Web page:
The City of Palmer wants to continue the revitalization of the old Matanuska Maid property in downtown.

The company opened operations on the block adjacent to the train depot in the 1930s; the Mat-Maid Dairy closed in 2007.c

Since then, some of its buildings have been repurposed.

The Matanuska Brewing Company’s tasting room pays tribute to the industry that came before with a sign for the blow mold plant hung up near the taps.

Kevin Burton and Matt Tomter transformed the building in 2017. Instead of churning out dairy products, the space now cranks out cans of craft beer.

“This place has always been in the agriculture business, whether it was a grain storage building or a feed store or at one time it was the blow mold plant. Now it’s a brewery,” Tomter said. “So it’s just kind of sticking with the tradition and why this whole block was put here in the first place.”

Their property also houses Alaska’s first grain elevator and a grain silo they’re working to upgrade, too.

“We’ve got ideas for a tasting room, maybe a top floor. There’s a lot of work to do and it’s expensive,” Tomter said.

They’re not the only ones who’ve renovated a piece of history. Next door, Alaska Picker moved into the old Mat-Maid cold storage building.

“This is where Palmer started in 1935 so for us to be able to be on the front end revitalizing this block was a really, really big selling point for us to move here,” said owner Kelly Turney during a 2017 interview when they opened their doors.

Palmer Mayor Edna DeVries said the question now is what to do with the other property on the block.

The city is using portions of a $550,000 EPA Brownfield Assessment grant received by the Mat-Su Borough to look at ways to improve the area. According to the city’s website, the grant provides funds that “can be used for eligible privately- and publicly-owned sites with known or potential impacts from petroleum or hazardous substances.”

Consultants designed three potential layouts that include green space, trails and three-story buildings with a mix of commercial and residential use.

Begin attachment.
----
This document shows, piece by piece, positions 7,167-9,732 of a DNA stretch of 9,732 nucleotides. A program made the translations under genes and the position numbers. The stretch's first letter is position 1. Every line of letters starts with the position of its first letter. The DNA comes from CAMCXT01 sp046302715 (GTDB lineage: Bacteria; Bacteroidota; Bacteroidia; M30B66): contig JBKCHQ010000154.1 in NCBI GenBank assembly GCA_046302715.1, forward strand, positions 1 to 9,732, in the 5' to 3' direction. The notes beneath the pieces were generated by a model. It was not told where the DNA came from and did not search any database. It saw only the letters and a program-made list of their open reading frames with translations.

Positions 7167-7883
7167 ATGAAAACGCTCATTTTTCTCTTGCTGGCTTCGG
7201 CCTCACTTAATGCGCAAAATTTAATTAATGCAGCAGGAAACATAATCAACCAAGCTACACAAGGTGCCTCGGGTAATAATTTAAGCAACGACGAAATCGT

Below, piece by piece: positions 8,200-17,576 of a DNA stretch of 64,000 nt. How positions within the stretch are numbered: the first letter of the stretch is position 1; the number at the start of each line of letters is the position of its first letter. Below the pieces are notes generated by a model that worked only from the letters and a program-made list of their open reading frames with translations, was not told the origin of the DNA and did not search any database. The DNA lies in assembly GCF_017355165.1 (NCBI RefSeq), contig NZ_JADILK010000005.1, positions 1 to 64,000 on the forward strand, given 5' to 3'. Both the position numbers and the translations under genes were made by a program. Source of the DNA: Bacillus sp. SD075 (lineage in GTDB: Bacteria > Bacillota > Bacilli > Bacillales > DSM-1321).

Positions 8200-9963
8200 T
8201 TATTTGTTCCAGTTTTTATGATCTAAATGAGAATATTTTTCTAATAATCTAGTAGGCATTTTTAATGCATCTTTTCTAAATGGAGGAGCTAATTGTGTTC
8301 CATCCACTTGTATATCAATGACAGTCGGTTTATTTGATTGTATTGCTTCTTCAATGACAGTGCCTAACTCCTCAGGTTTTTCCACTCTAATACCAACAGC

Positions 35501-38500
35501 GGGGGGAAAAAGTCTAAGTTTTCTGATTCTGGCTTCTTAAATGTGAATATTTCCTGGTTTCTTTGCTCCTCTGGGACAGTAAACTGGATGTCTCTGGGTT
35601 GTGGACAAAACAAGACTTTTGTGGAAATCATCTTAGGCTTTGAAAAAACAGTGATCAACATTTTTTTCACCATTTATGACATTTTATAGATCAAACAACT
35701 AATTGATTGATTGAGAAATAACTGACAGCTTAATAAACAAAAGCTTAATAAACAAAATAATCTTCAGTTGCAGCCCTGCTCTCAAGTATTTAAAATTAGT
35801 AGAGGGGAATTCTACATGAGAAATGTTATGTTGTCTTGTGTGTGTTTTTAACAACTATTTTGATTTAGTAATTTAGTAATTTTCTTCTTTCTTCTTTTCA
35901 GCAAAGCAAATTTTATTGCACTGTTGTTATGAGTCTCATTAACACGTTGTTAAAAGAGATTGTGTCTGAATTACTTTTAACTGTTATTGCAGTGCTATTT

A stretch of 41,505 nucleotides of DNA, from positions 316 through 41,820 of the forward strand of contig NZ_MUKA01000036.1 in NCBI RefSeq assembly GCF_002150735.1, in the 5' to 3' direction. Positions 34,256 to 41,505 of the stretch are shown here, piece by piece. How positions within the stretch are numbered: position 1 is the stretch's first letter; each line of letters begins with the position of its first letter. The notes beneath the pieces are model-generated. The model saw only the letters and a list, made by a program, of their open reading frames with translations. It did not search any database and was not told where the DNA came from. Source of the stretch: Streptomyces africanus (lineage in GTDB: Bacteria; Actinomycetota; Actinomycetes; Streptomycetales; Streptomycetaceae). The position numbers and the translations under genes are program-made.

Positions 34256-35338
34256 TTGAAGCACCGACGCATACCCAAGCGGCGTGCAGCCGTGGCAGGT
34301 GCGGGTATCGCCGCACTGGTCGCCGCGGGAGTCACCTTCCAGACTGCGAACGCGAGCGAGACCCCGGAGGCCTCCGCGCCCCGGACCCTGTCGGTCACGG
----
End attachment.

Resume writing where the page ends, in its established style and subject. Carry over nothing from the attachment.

“That’s one of the things that we get asked quite often is to have more downtown residential areas because people love to walk around Palmer. I think that will really support that idea,” DeVries said.

Anchorage attorney Bill Ingaldson owns the overgrown, vacant lot on the southeast corner of Denali and Dahlia as well as the land where the water tower sits.

Ingaldson said he’s in favor of bringing more housing to downtown as well as a large park or green space.

“Palmer is a great city and you don’t want it to go into oblivion being another strip mall city with no heart and soul. That is the heart and soul and I think it was historically with the colonists and it would be great if it remained that way,” Ingaldson said.

A rusted sign on the block provides a historical description of the area and shows the city has wanted to redevelop the land for years.

Tomter said he’s glad to see the plans finally getting traction.

“Anything we can do with this property to drive people into Palmer to shop and hang out and be entertained, that’s good for business and it’s good for the town,” he said.

The Palmer City Council has hosted two meetings to take public comment on the proposed designs. DeVries said there will be another meeting in October to narrow down what kind of development they want to see and how to help the landowners move forward to make it happen.

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